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Sen. Cooper assigned to two committees in first legislative session

Wyoming Senate District 20 Senator-elect Ed Cooper was elected to serve on the Judiciary Committee and the Minerals, Business & Economic Development Committee when assignments were made for the 66th Wyoming Legislature.

Cooper along with the new senators and all members of the Wyoming House of Representatives are set to be sworn in on Jan. 12, 2021; however, according to Cooper's understanding, the in-person session to address the COVID-19 pandemic is not set to occur until March at the earliest.

Despite the in-person session not occurring until March or later, Cooper said that committees are able to meet and discuss policies between the inauguration and the in-person session which he understands is an important time to get a better grasp of understanding his committees and the session before the eventual in-person special session.

"I am really excited about it, I think we have got some real issues to work on not just the budget," Cooper said. "It is going to be a huge learning process for me."

Cooper is disappointed that the in-person session is not going to happen immediately as he feels Zoom and electronic media can be difficult to use in order to run a meeting and is not as efficient as an in-person meeting. On top of the difficulty of running a meeting electronically, Cooper is unsure if the Legislature is even able to pass any bills electronically.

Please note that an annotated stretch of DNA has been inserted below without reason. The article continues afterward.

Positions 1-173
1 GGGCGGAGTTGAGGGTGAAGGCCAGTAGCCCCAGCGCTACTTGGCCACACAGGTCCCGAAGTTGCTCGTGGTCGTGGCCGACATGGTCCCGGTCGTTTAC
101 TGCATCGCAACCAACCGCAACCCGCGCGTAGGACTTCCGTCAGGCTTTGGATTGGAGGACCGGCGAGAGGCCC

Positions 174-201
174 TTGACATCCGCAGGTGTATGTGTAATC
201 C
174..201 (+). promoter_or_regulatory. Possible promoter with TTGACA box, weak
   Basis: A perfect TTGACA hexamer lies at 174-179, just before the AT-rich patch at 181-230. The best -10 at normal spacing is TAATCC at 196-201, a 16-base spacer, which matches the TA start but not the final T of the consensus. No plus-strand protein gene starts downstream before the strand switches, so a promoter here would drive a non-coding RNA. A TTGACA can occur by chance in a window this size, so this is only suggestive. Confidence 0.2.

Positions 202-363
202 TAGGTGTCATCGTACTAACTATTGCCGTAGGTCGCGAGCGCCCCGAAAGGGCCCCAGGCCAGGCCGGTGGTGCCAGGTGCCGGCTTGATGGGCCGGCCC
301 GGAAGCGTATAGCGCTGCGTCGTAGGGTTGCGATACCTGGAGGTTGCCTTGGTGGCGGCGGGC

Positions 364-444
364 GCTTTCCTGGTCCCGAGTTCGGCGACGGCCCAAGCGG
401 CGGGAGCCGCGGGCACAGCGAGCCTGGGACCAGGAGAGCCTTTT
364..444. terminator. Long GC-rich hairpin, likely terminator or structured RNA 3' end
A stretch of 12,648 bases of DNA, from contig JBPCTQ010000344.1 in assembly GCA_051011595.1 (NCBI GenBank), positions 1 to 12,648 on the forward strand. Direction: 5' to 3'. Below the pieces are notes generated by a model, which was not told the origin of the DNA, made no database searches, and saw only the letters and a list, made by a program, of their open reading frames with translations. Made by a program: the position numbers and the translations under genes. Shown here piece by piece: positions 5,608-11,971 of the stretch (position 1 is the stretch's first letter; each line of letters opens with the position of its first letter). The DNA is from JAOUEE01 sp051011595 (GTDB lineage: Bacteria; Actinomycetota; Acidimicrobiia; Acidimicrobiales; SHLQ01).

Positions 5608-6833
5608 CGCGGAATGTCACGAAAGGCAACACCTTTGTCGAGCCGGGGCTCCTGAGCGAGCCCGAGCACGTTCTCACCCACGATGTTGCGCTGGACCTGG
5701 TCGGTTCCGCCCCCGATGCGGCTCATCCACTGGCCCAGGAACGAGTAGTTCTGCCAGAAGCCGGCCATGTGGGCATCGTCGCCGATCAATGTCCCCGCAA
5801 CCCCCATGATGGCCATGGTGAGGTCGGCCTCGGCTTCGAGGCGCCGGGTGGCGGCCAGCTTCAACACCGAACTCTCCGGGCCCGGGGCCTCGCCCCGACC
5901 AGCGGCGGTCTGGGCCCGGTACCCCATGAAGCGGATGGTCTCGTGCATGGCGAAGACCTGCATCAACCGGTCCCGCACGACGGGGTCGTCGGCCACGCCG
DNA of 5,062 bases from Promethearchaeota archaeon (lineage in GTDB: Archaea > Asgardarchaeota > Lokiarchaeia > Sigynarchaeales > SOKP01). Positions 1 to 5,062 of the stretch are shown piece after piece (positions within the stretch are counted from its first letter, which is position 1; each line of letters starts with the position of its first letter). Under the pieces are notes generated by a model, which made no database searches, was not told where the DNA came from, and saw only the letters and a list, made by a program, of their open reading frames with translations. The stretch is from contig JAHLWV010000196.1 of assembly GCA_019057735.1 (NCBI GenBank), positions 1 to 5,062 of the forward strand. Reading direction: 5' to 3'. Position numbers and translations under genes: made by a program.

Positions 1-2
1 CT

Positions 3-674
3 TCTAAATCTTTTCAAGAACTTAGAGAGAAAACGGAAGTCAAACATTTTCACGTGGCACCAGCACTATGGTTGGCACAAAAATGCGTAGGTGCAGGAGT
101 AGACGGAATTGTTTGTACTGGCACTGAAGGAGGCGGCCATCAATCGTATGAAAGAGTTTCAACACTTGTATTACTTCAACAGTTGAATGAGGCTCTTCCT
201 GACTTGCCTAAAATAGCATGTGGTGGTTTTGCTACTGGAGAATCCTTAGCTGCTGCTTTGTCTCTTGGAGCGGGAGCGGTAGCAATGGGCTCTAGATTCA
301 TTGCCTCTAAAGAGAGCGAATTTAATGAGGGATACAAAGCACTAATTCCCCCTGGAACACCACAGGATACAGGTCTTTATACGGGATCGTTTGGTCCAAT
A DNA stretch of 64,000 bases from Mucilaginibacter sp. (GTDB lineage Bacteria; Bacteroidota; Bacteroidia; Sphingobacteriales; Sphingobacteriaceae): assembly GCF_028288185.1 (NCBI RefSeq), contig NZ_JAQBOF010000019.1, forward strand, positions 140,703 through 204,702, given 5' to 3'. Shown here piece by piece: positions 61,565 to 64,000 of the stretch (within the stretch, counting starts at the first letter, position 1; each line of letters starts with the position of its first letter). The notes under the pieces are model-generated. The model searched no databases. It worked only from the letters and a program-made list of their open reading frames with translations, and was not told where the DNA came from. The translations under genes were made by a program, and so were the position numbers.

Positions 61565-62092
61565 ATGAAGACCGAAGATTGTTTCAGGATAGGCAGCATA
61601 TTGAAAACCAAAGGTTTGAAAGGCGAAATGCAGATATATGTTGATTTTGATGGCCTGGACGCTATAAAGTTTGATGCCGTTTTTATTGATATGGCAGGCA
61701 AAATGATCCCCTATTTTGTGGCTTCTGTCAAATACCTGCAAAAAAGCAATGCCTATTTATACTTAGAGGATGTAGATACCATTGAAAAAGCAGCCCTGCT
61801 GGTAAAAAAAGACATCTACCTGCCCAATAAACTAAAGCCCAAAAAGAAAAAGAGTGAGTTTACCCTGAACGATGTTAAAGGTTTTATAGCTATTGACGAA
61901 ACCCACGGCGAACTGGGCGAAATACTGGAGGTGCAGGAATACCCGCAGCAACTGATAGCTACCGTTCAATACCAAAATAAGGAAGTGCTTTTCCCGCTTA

"It is my understanding that we do not have the ability to vote and pass legislation electronically at this time," Cooper said.

Regarding serving on the minerals committee, Cooper believes they need to look at what "value added" the state can bring to minerals and look toward a strong global market for the states coal and look into other revenues for more forgotten minerals such as trona and bentonite.

Cooper began reading materials for what is coming for the judiciary committee in this upcoming session and met with Chairman Tara Nethercott, but was unable to discuss what they are proposing in the interim as he has not been given access to those documents until he is sworn in.

"It is going to be a real challenge but I am really looking forward to it," Cooper said. "We have a lot of really good people coming in and some really good people that were retained and overall I think we will be able to find some solutions to the issues we are seeing."